On June 3, 2022 local time, Timor-Leste’s Prime Minister Taur Matan Ruak met with State Councilor and Foreign Minister Wang Yi in Dili.

Ruak warmly welcomed Wang Yi’s visit to Timor-Leste on the occasion of the 20th anniversary of the establishment of diplomatic ties between the two countries, saying that the visit shows the great importance China attaches to bilateral relations and its positive willingness to deepen bilateral cooperation. Ruak said that Timor-Leste and China have a long history of exchanges and since the establishment of diplomatic ties, the two countries have carried out mutually beneficial cooperation in a wide range of areas. Timor-Leste sincerely thanked China for having assisted the country in a time of urgent need and helping the country safeguard security, deal with disasters and fight the pandemic since the establishment of diplomatic ties. Timor-Leste thanked China for speaking up for the country in the international arena and supporting Timor-Leste’s integration into the international system. Timor-Leste will always be a friend of China and will stay committed to consolidating the achievements of the establishment of diplomatic ties, firmly pursuing the one-China principle, expanding friendly cooperation and opening up new prospects for the development of bilateral relations.

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Wang Yi addresses the Group of Friends of the Global Development Initiative

China’s proposal for a Global Development Initiative (GDI) has made considerable progress since it was proposed by President Xi Jinping at the meeting of the United Nations General Assembly in September 2021. Thirty-five countries joined China to formally launch the Group of Friends of the GDI on January 20th. Addressing a High-Level Virtual Meeting of the Group on May 9th, Foreign Minister Wang Yi was able to report that so far more than 100 countries have expressed support for the initiative and 53 have joined the Group of Friends. He put forward four key areas where all parties could work together to deliver concrete results, namely: re-energising global cooperation on the 2030 Global Agenda; creating a favourable environment to accelerate global development; fostering an equal and balanced global development partnership; enabling the UN system to play the central and guiding role.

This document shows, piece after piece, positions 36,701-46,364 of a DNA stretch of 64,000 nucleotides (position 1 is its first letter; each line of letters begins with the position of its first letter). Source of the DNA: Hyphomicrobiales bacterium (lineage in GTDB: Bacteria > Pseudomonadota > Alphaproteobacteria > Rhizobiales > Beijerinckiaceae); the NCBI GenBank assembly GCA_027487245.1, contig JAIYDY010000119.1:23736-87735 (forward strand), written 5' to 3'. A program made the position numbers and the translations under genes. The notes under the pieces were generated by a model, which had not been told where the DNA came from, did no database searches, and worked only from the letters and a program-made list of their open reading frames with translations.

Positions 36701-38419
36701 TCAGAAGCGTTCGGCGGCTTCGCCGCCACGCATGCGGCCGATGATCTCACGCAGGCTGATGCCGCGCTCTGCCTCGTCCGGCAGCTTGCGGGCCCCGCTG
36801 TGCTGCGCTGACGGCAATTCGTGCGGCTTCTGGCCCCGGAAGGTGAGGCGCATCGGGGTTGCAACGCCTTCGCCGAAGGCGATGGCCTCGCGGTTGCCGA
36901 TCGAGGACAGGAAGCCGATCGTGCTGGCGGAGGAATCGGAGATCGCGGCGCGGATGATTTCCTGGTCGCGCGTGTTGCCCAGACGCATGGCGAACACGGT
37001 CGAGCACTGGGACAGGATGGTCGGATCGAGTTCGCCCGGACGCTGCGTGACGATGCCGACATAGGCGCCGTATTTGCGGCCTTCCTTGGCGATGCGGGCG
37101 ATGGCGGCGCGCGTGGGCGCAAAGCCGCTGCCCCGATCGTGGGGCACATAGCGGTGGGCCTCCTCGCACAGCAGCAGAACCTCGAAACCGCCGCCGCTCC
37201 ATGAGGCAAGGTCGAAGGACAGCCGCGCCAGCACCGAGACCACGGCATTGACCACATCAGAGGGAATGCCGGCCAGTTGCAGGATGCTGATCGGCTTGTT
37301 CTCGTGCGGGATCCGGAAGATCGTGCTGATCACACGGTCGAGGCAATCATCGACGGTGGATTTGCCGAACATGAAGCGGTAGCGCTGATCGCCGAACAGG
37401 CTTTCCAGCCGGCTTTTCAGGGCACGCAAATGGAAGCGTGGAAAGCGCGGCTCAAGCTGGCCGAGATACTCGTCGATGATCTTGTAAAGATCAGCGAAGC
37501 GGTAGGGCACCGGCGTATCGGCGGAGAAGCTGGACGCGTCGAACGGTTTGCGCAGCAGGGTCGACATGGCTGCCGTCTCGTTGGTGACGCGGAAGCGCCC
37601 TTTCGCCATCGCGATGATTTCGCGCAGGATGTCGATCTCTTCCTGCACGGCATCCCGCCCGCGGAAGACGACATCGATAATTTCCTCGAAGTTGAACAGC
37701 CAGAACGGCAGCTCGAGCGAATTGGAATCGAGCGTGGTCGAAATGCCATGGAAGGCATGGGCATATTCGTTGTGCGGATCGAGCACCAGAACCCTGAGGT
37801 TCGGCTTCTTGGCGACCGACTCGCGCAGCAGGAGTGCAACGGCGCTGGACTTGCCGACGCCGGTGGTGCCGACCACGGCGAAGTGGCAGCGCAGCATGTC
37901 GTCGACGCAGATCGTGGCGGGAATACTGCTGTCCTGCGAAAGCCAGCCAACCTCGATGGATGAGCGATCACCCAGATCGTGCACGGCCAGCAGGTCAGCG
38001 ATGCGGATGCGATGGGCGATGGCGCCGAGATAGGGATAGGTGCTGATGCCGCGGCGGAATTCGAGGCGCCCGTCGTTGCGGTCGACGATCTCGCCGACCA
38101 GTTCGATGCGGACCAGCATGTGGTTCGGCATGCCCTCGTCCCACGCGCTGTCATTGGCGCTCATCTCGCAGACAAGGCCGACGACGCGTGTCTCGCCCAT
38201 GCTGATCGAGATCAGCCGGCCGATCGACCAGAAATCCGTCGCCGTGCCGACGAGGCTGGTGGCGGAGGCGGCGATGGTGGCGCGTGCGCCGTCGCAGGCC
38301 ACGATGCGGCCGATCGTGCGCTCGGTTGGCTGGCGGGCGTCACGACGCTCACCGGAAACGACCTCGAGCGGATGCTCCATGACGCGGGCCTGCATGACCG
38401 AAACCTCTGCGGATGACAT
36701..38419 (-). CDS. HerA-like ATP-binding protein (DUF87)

China, the Foreign Minister continued, would enhance consultation and hold a future high-level meeting to promote global development; increase input into development along with support for South-South cooperation; establish a pool of shared projects, to which proposals would be welcome; and prepare a Global Development Report to promote international exchanges based on respecting countries’ explorations of their own development paths.

Besides high-ranking officials from participating countries, the meeting also heard an address from UN Secretary-General António Guterres.

The following report of Wang Yi’s speech was originally carried on the website of China’s Ministry of Foreign Affairs.

On May 9, 2022, State Councilor and Foreign Minister Wang Yi attended and addressed the opening ceremony of the High-Level Virtual Meeting of the Group of Friends of the Global Development Initiative (GDI) in Beijing via video link.

Wang Yi said, we meet at a time when the world is beset by global changes and a pandemic both unseen in a century. World economic recovery is facing headwinds. North-South gap keeps widening. Development cooperation is losing steam. And the implementation of the 2030 Agenda for Sustainable Development is facing unprecedented challenges. Last September, President Xi Jinping proposed the GDI at the UN General Assembly. The purpose is to galvanize worldwide attention to development, strengthen global development partnership, promote international development cooperation, and lend fresh impetus to the realization of the 2030 SDGs.